[ Where do you see the Internet fitting in as a viable channel for the distribution of feature films? ] ^ Right now, it’s very scary for most distributors — large and small — since the issue of piracy is very real. At the same time, the online video stores have been a great source of income to the distributors. Sooner or later, downloading will become another viable way to distribute films though I don’t like the idea of a generation of filmgoers tied to their monitor and missing out on the communal wonders of seeing a film in a great theater.
[ In reviewing films for acquisition, have there been titles which you’ve turned down which led to belated regrets for not pursuing? And on the flip side, have you presented films which you later wished you had avoided? ] ^ In the end, we’re only sorry that we missed out on Hirokazu Kore-eda’s “After Life” which we did have an agreement on, but the film’s representative went back on their word. He’s a great director and a good friend. Outside of that, I don’t think we have any regrets.
[ Milestone is among the very few distributors which bring out silent films for theatrical and home video release. Is there a viable contemporary market for this yesteryear productions? ] ^ Viable for a very small company like ours, but it’s more of a love for the form more than the financial reward. At the same time, Image has supported them by bringing out most of these titles out on DVD and Turner Classic Movies has also been an extremely rewarding partnership in restoring and bringing these films out.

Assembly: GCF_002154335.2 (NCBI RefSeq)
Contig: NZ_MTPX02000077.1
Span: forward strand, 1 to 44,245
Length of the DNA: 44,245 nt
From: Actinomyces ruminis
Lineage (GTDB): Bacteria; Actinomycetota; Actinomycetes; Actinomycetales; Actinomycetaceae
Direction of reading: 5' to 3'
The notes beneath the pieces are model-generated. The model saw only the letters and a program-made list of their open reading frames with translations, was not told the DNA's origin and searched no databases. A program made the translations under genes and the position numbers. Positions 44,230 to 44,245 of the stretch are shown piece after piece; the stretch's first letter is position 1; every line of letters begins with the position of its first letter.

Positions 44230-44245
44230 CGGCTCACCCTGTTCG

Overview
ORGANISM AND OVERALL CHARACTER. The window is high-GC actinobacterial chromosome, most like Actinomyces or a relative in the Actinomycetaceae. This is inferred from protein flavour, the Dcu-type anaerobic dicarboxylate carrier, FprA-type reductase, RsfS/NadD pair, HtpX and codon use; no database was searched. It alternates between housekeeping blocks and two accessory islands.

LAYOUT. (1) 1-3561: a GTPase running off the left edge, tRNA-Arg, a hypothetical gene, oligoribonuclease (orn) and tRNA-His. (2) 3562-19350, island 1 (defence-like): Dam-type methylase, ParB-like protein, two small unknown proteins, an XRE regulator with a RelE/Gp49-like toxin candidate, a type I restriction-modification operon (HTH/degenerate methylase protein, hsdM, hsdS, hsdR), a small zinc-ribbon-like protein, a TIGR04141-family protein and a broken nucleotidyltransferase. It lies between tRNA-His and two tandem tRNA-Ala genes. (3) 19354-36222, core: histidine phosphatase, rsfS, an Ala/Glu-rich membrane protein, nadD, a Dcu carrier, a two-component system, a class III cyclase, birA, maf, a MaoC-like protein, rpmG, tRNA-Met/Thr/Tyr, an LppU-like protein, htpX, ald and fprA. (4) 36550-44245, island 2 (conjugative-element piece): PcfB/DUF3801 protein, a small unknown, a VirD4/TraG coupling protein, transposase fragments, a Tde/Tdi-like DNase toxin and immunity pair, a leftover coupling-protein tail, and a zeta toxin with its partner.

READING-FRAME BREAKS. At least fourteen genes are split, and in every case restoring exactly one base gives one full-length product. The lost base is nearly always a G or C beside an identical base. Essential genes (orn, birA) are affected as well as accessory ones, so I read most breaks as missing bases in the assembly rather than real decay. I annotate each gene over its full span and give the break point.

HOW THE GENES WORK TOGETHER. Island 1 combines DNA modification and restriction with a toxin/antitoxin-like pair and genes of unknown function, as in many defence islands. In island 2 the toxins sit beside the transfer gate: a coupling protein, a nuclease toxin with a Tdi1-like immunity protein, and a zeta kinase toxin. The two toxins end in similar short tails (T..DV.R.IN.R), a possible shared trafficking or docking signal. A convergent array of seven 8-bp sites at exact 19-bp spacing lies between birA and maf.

[ What projects are next on the Milestone horizon? ] ^ We’re still hoping to bring out Gillo Pontecorvo’s “The Wide Blue Road” sometime in early 2001. That is a Jonathan Demme and Dustin Hoffman presentation. We also have a beautifully restored version of Lotte Reiniger’s “The Adventures of Prince Achmed” that we’ll first bring out theatrically and then on home video. We are also bringing out “The Mystery of Picasso” again. It’s a film we loved when it was released fifteen years ago, but it disappeared when the Goldwyn company changed hands. It’ll open theatrically on December 29 in New York and a beautiful video version will come out in late 2001. And, of course, we’re planning to have another round of Mary Pickford videos coming out in the next year or so. Beyond that, we have many hopes and dreams of other films to follow.
Visit Dennis and Amy’s web site Milestone Film & Video.